David Malouf’s The Great World uses the lives and family history of the protagonists, Digger Keen and Vic Curran, to investigate aspects of Australian history and society before, during and after World War II. The place of Australia and Australians within the world at large and the Asia-Pacific region is a broad concern of the novel, yet this is examined through the lens of the personal history of Digger, Vic and their families. The reader’s understanding of Digger and Vic as men achieves great depth through a detailed examination of their childhood and relationships with their parents; in addition, the relationship between Vic, his adopted parents and his estranged son Greg illustrate the toll that his early childhood and war experiences end up having upon his future.
The history of the Laffey family, as told in Thea Astley’s It’s Raining in Mango,
intersects with that of Bidiggi and his descendants, beginning with young George and Bidiggi’s friendship in the 1870s and ending in the 1980s with Will’s friendship to both Charley and Billy Mumbler. The tragedy underlying Australia’s colonisation begins early in the book with the slaughter of Aboriginal people, continues with the forced removal of Aboriginal children from their families, and concludes with the unfair treatment of Aboriginal people by police, bartenders and the violent fight instigated by members of the general community. Astley’s depiction of these events forms a biting satire upon the treatment of Aboriginal people and shows that while many things have improved over time, many of the underlying racist attitudes have not, and damage from the past reverberates through the generations and into the future.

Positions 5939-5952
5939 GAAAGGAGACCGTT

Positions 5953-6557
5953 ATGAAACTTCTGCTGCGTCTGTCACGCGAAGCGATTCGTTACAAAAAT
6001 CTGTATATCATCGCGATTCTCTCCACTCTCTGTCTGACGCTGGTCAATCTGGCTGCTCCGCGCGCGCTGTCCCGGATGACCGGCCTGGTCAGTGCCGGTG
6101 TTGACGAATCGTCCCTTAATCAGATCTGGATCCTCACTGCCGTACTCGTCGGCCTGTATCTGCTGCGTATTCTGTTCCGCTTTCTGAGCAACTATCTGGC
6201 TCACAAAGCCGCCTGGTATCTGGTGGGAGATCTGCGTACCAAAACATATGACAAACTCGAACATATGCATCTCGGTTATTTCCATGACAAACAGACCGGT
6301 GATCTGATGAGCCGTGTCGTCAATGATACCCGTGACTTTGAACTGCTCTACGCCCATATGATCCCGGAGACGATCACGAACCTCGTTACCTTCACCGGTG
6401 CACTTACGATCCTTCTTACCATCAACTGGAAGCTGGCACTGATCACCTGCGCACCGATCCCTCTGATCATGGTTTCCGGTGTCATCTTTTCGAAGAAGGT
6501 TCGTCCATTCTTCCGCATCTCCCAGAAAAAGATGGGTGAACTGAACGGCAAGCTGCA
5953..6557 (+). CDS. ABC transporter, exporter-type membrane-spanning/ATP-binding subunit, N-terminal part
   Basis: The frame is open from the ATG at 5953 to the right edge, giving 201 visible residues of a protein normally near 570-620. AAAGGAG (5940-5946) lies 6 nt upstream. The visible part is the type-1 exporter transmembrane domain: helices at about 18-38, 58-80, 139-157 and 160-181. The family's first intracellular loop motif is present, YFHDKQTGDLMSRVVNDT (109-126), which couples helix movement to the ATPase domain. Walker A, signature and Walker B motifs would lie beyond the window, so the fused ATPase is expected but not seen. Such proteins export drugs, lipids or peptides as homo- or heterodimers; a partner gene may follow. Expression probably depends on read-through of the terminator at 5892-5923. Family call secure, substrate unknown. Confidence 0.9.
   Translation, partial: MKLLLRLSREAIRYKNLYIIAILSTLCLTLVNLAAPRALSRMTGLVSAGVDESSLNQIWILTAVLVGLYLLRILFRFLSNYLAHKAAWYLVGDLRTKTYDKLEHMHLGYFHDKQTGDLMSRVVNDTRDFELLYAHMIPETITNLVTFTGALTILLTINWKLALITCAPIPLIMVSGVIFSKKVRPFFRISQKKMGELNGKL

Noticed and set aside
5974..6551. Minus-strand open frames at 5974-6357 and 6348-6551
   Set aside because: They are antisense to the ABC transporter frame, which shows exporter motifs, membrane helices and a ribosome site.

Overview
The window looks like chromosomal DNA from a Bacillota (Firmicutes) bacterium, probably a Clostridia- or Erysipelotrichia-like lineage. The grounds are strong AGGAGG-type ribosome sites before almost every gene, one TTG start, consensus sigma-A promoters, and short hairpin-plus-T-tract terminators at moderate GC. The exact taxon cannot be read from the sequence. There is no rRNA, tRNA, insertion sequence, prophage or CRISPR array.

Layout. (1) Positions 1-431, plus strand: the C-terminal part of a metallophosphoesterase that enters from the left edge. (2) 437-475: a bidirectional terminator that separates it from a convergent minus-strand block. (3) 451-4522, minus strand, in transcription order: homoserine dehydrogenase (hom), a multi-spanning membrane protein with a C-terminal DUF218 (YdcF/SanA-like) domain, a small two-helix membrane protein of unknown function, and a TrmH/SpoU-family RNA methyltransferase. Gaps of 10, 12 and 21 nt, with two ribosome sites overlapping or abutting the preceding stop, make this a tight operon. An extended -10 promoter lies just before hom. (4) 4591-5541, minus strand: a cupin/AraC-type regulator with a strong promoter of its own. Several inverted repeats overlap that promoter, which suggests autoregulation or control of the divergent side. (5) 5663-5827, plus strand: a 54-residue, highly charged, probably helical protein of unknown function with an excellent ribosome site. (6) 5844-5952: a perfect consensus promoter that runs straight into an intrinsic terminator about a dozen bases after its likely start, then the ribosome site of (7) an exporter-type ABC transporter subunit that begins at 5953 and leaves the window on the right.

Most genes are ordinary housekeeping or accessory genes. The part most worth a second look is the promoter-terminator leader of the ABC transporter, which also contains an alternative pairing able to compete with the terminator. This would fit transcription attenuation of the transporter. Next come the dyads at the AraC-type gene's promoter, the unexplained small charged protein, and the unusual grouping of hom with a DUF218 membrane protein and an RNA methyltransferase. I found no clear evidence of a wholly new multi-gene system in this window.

“You Gave Me Hyacinths” by Janette Turner Hospital is set in a small North Queensland town whose economy revolves around canefields and the sugar industry. In addition to this broad setting, there are individual scenes set in a classroom, the town itself, the canefields, the beach and the narrator’s home. The progression between each of these settings, and the way in which they are depicted, plays a key role in establishing the story’s theme of the difficulties that an outsider faces in establishing a connection with a troubled adolescent.
Shortly after gaining office, Campbell Newman scrapped the Queensland Premier’s Literary Awards in a move that has been widely reported and condemned. The paltry savings of $244,000 is a drop in the ocean of the state’s budget and seemed more like an idealogical stance than a high priority savings measure.
However, the literary community in Brisbane were quick to mobilise. They have established a successful pozible campaign, gained agreement from the UQ Press to continue publishing the winners of the Manuscript and David Unaipon awards, and the Courier Mail has stepped in to sponsor the People’s Choice Award. In the fiction category, the nominees are: